Pedestrians and Cyclists Get Room to Breathe on South Street

The completion of the boardwalk to the left has opened up room for pedestrians and cyclists... Photo: David Meyer
The completion of the boardwalk to the left has opened up room for pedestrians and cyclists... Photo: David Meyer

The pace is slow, but the city is making progress on the East River greenway in Lower Manhattan.

The South Street section of the greenway, a project of NYC EDC, has been under construction for the better part of the last decade. Phase one wrapped up between Wall Street and Maiden Lane in 2011, followed by subsequent projects between Wall Street and Broad Street and between Pike Street and Pier 35 that opened in 2013 and 2014, respectively.

For at least the past few years, crews have been working on an esplanade just north of the old Fulton Fish Market, and during construction people walking and biking had to squeeze into a narrow, poorly paved shared path. Now that work has wrapped up, giving people on foot direct access to the waterfront and giving cyclists a smooth, dedicated two-way path.

...while the boardwalk was under construction, people walking and biking had to share this narrow path. Photo: Jon Orcutt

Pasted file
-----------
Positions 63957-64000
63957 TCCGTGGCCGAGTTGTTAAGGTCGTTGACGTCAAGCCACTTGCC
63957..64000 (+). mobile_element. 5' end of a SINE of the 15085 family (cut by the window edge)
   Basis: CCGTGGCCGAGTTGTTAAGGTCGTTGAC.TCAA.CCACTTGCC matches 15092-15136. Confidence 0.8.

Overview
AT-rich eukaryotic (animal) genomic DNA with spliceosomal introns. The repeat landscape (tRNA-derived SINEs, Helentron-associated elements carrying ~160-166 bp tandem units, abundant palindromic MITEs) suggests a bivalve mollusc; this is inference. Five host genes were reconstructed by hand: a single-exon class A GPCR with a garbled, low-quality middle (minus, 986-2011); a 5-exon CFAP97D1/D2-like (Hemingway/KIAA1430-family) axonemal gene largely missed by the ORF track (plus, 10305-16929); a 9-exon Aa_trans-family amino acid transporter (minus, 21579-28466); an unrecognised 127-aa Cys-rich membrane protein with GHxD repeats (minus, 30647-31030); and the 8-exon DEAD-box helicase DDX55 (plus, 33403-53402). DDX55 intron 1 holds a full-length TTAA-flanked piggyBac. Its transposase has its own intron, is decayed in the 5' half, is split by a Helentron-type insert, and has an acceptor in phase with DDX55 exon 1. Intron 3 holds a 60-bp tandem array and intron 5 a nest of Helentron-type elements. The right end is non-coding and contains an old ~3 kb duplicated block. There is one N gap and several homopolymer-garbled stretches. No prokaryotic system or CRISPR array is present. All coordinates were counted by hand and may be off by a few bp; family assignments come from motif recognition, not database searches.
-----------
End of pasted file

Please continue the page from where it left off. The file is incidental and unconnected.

…while the boardwalk was under construction, people walking and biking had to share this narrow path. Photo: Jon Orcutt

South of the new promenade, cyclists and pedestrians still share a makeshift path around the old Fulton Fish Market, known as the Tin Building, which is being redeveloped by the Howard Hughes Corp.

Cyclists and pedestrians must share this narrow, unpaved path shoved between construction to the east and a massive parking lot to the west. Photo: David Meyer
Cyclists and pedestrians must share this narrow, unpaved path shoved between construction to the east and a massive parking lot to the west. Photo: David Meyer

Here are some more photos of the new esplanade and unencumbered bike path, courtesy of Streetsblog reader William Farrell:

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